Financial accounting jargon buster easy to understand

When you begin running your own business, you may find yourself taking on roles that you never thought you would, dealing with everything from social media, to sales and finances. You are often required to have an incredibly broad knowledge of every aspect of your business, and you may find yourself learning something new every day.

At ICS, we are here to help and support SMEs with their business accounting, providing services that range from year-end financial statements, maintenance of company books and records and submission of quarterly VAT returns, to name but a few!

However, we’re also here to provide advice and support, so we have put together a financial glossary to help you excel in business and give you the tools you need to cut through the jargon.

SME Business

Accounts Payable (AP)/Creditors

This is the money that is owed to suppliers for services or goods provided by them. This will often be in the form of an invoice and will be a current liability on your balance sheet. The people that you owe money or services to are also known as creditors.

Accounts Receivable (AR)/Debtors

Conversely, this is money that is owed to you for the services or goods you have provided to customers on credit. As the customer is legally obliged to make the payment, this is usually recorded as an asset. These customers are also commonly known as debtors.


Anything you own that holds a financial value, such as cash, property or equipment. If it is in the form of cash or can be converted into cash within 12 months, this can also be known as a current asset.


A check made by an official to ensure that financial records are correct.

Bank Reconciliation

Checking that anything recorded in a cashbook matches up with the relevant bank statements.


This is the act of recording any financial activity within a business.

Business Credit Report

This gives a record of the credit history of a business. This report will give the necessary information to calculate a credit score and can be used by lenders, insurers and investors.


This is another name for the assets or wealth a business owns and could be in the form of property or money.

Capital Gain

When an asset such as property is sold for more than the price you originally paid for it.

Cost of Goods

The amount of money it costs to produce goods or deliver a service.


If you fail to make payments on a loan or debt obligation, this is known as a default.


This is the value of assets associated with a business minus the liabilities. It is one way of assessing the value of the ownership of stocks or shares in the business.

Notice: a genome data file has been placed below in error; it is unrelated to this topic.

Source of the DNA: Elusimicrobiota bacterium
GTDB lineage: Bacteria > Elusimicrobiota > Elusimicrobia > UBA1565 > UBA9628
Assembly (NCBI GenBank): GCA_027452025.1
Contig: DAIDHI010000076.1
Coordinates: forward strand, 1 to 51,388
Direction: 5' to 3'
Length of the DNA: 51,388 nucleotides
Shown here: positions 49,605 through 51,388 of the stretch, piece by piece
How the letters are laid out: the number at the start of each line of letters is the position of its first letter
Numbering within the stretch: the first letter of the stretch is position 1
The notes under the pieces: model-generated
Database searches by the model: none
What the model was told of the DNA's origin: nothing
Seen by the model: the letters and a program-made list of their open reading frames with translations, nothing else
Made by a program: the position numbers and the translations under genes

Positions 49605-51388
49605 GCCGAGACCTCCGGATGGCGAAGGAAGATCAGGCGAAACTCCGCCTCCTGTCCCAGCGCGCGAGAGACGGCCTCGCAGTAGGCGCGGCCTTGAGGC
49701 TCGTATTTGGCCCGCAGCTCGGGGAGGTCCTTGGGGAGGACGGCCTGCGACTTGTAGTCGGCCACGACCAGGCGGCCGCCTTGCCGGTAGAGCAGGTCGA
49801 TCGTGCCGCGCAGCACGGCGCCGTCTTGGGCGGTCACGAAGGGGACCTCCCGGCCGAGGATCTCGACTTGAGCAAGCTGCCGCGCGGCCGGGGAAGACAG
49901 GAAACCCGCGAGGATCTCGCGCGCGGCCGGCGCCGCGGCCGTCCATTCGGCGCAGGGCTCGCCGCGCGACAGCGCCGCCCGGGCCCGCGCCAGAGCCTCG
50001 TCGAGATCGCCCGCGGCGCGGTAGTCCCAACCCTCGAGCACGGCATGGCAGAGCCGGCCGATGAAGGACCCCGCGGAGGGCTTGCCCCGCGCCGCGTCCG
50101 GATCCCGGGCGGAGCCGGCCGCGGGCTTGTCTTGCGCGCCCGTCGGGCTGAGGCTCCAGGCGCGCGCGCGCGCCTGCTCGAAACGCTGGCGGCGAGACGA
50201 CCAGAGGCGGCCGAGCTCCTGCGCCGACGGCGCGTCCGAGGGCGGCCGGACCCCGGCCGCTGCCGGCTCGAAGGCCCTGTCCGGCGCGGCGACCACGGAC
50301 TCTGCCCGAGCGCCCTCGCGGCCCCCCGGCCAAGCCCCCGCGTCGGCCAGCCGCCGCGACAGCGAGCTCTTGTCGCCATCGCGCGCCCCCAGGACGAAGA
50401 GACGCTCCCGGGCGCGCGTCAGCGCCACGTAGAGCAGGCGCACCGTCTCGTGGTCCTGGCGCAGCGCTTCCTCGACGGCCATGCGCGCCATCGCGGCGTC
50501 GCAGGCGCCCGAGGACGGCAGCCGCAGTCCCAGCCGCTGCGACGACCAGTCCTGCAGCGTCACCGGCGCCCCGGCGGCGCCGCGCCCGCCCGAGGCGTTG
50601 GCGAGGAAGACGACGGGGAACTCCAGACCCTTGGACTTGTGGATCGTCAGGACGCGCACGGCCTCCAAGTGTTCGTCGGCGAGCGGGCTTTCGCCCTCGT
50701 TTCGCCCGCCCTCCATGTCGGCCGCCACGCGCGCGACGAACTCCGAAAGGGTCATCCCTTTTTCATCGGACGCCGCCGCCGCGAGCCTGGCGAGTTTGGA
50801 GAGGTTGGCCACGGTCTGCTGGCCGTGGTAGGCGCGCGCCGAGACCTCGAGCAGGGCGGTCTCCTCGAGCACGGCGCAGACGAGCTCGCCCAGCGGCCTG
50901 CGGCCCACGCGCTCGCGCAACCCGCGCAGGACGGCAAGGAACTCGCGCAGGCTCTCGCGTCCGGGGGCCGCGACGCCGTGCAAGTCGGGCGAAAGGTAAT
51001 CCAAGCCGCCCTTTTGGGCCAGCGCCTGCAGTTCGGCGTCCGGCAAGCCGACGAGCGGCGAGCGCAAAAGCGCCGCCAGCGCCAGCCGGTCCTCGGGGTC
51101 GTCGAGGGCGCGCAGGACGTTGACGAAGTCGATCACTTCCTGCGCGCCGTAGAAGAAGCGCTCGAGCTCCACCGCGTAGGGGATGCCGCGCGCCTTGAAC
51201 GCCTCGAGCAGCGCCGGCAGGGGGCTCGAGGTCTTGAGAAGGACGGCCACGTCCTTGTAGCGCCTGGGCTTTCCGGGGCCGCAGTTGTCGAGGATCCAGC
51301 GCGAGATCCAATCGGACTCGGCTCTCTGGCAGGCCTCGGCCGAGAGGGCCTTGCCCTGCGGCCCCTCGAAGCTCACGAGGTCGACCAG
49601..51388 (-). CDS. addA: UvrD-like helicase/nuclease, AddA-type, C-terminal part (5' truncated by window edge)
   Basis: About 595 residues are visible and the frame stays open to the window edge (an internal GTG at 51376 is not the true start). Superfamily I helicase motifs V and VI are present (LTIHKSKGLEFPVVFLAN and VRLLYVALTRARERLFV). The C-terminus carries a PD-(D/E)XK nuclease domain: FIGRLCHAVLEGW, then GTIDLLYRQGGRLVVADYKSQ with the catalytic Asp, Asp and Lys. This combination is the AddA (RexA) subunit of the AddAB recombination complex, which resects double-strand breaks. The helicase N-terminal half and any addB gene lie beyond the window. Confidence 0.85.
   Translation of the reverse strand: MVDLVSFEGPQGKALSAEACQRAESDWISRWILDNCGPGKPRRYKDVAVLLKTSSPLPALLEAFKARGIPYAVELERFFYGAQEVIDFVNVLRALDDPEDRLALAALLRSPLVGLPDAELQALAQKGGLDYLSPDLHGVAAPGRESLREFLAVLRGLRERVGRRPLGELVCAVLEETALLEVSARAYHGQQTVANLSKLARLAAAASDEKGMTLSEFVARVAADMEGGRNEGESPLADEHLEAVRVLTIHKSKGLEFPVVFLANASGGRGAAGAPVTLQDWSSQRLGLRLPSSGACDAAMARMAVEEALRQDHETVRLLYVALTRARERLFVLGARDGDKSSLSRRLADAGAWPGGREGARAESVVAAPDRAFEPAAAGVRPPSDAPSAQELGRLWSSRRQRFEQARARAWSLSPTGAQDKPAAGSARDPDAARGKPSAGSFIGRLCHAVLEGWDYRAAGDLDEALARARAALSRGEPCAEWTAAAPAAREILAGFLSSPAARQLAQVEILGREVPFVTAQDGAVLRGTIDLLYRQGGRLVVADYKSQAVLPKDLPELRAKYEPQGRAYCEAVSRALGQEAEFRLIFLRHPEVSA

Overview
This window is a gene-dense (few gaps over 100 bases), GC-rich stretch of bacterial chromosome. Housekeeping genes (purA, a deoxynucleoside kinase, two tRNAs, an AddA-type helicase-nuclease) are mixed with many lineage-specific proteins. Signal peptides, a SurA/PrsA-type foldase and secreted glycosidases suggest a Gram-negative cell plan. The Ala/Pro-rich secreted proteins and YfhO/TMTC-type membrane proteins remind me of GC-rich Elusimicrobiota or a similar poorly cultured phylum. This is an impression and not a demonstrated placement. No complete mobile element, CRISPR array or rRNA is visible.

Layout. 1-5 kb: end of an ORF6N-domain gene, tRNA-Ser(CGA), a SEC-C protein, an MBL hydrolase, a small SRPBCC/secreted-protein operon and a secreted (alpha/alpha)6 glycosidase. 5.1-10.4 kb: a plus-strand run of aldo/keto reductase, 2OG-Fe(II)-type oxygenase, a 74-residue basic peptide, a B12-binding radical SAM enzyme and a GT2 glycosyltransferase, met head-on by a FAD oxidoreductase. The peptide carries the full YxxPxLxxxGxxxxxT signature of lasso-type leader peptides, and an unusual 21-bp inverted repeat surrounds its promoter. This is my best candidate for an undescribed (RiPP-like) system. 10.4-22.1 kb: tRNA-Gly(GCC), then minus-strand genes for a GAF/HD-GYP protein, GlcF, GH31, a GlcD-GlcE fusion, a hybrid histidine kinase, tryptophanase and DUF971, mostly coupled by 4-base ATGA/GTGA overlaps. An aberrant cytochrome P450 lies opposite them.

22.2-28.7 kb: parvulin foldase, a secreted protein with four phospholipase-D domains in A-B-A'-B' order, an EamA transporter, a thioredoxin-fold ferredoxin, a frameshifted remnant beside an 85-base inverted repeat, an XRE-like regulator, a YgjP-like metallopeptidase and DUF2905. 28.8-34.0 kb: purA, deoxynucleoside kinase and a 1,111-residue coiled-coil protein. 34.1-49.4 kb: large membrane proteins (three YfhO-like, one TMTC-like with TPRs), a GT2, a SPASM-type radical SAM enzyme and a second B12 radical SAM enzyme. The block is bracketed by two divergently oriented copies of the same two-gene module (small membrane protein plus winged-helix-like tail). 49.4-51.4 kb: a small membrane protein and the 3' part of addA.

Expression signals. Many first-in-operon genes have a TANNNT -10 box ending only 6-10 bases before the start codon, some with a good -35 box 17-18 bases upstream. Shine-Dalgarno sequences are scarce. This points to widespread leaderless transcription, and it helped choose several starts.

The FCSA is a trade association for professional employment services. This body assesses accountancy companies to ensure their compliance with stringent regulations. At ICS, we are an FCSA accredited member.

Financial Year

Your business will set, or inherit a financial year ending on a particular date, usually a month-end.

Gross Income

All of the money brought into the business before expenses are deducted.

Gross Profit

The money brought into a business after the cost of those sales is deducted.


An inability to pay debts when they are due results in a business being insolvent.


This is the name given to any financial obligation or amount of money owed. If this is due to be paid in the next 12 months, this can also be known as a current liability.

Line of Credit

This is an agreement when you are borrowing money that you can withdraw money up to an approved amount.


When two existing companies are legally united as one new company.

Net Assets (or Net Worth)

The total assets minus total liabilities of a company.

Net Income (or Net Profit)

The profit you make after deducting the cost of sales and the cost of your overheads.


This is the name given to the costs of running your business, such as rent, utilities and marketing.

Personal Guarantees

A director or shareholder may give a personal guarantee which means that they will accept the liability for a debt if the company cannot make repayments on a debt.

Profit and Loss Statement (or Profit and Loss Account)

In order to work out the gross and net profit, this statement lists sales and expenses, showing the profits and losses over the course of a year.

Profit Margin

This is the amount by which your sales exceed the costs associated with them.


The income from the sale of goods or services before any costs are deducted.

Return on Investment (ROI)

This is how you work out the profitability, or expected profitability, of an investment, project, or entire business.

Start-Up Loan

This is a loan available to those looking to start or grow a business in the UK.


The total sales of a company.

Venture Capital

This is the investment that is made to finance a start-up company that is thought to have growth potential.

Working Capital

The money used for the day-to-day expenses of a business.


When an investment is made, the yield is the income returned on that investment.


At ICS, we are happy to help you make sense of your business finances, and we offer bespoke small business accounting services, so you can rely on a team of qualified accountants to take care of your business. To find out more, simply call free on 0800 195 3750 or email and we’ll be happy to help.